Tres Amigas: Project 75 percent financed
CMI staff writer
The anticipated groundbreaking for a proposed power superstation northeast of Clovis has been delayed again, but Tres Amigas officials say the project is still moving ahead.
Financing for the $550 million “power highway” that would allow electricity to move from coast to coast remains the primary holdup, Chief Operating Officer David Stidham said on Friday.
link Tres Amigas Illustration
This shows the layout for the future power superstation. At left are the three construction phases for Tres Amigas.
“It is no longer a question on if it will be financed but when,” Stidham said. “That process just takes time. We’re talking half a billion dollars. Once you get to a certain place, you just can’t imagine how much money that is.”
Stidham said officials have about 75 percent of the financing needed — up from 50 percent in October — and hope the rest can be in place in six to eight weeks, which would allow construction to begin in June.
Officials originally said they expected a July 2012 groundbreaking. Four months ago, they predicted building could begin by March of this year.
“As soon as financing is complete, everything is in order to construct the project and transmission lines,” Stidham said. “Everything will be placed on order and our contractor will probably be on-site within 90 days to begin getting the ground ready.”
Officials have said construction is expected to take place over eight years, in three phases.
While about 100 permanent jobs have been awarded to Rio Rancho, Clovis would see 200 to 600 jobs during construction and up to a dozen permanent jobs when the facility is complete, officials have said. Wind farms and other energy projects would be expected to locate in the region to take advantage of Tres Amigas’ resources.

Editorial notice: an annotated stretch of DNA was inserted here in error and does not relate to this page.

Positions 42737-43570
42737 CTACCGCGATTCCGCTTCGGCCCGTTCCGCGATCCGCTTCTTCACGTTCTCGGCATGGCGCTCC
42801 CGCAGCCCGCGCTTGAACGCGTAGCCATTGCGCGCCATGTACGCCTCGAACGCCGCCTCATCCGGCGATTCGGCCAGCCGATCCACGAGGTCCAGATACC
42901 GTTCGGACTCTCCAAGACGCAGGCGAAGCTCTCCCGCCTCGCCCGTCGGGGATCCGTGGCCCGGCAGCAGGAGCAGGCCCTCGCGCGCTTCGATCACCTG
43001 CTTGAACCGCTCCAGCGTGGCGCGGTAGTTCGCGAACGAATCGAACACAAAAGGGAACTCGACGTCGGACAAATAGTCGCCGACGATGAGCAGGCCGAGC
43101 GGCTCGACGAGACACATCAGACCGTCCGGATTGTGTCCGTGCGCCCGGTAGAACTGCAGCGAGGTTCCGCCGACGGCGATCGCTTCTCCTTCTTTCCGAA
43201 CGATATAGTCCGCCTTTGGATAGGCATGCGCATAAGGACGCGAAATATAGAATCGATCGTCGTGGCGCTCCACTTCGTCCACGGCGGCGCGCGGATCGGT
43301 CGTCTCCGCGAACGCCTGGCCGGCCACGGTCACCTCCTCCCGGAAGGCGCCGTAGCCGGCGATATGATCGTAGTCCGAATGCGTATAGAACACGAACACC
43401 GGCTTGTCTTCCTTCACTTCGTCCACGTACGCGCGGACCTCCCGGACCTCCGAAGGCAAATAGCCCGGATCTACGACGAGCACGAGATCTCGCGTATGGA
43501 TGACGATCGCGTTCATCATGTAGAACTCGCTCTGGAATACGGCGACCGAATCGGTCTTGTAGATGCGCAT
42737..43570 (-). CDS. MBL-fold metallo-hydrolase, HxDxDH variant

Tres Amigas would allow 4,750 megawatts of electricity — enough to power 3.6 million homes — to flow through all three of the nation’s power grids.
link Tres Amigas Illustration
This map of the U.S. shows where the Tres Amigas project will be located in proximity to the three power grids in the nation.
Stidham said the company is still negotiating an agreement with one of the power grids — the Electric Reliability Council of Texas (ERCOT) — but feels positive about those discussions. The first phase of the Tres Amigas project does not involve ERCOT anyway, so there’s plenty of time to reach agreement, Stidham said.
Robbie Searcy, spokesperson for ERCOT, said Tres Amigas has been part of many of the grid officials’ meetings and that a study is being done to determine if there would be any liability issues pertaining to connecting with the Tres Amigas project.
She said ERCOT officials are also evaluating policies related to the ERCOT grid as a means to determine if the interconnection is feasible.
Stidham said one big achievement last year was the interconnection agreement made with Xcel Energy, a process that took 18 months to accomplish.
“We have put in an application with the Public Utility Commission of Texas for a certificate of convenience and necessity, which gives us permission to build a transmission line between Tres Amigas and Xcel’s power plant in Muleshoe and that’s a big step right there,” Stidham said.
“We have over 90 percent of right-of-way with that transmission line, which is a good accomplishment.”
Tres Amigas SuperStation officials have detailed three phases for construction. The highlights:
- This will cost $429 million and produce equipment that can transfer 750 megawatts of power between the eastern and western power grids. That’s enough power for more than 550,000 homes.
- Buildings will be constructed for plant administration and security and to store parts and voltage source converters, which will generate alternate current (AC) from direct current (DC).
- Officials expect to break ground in April and complete the phase in three years, when the plant is scheduled to be operational.
- Cost is estimated at $436 million.
- Two additional buildings will be constructed for equipment storage. Upon completion about 36 months after it begins, the facility can transfer an additional 1,500 megawatts of power between the eastern grid and Texas grid.
- Officials estimate cost at $793 million.
- Three more buildings will be constructed to store more voltage source converters.
- The proposed site is 10 miles northeast of Clovis.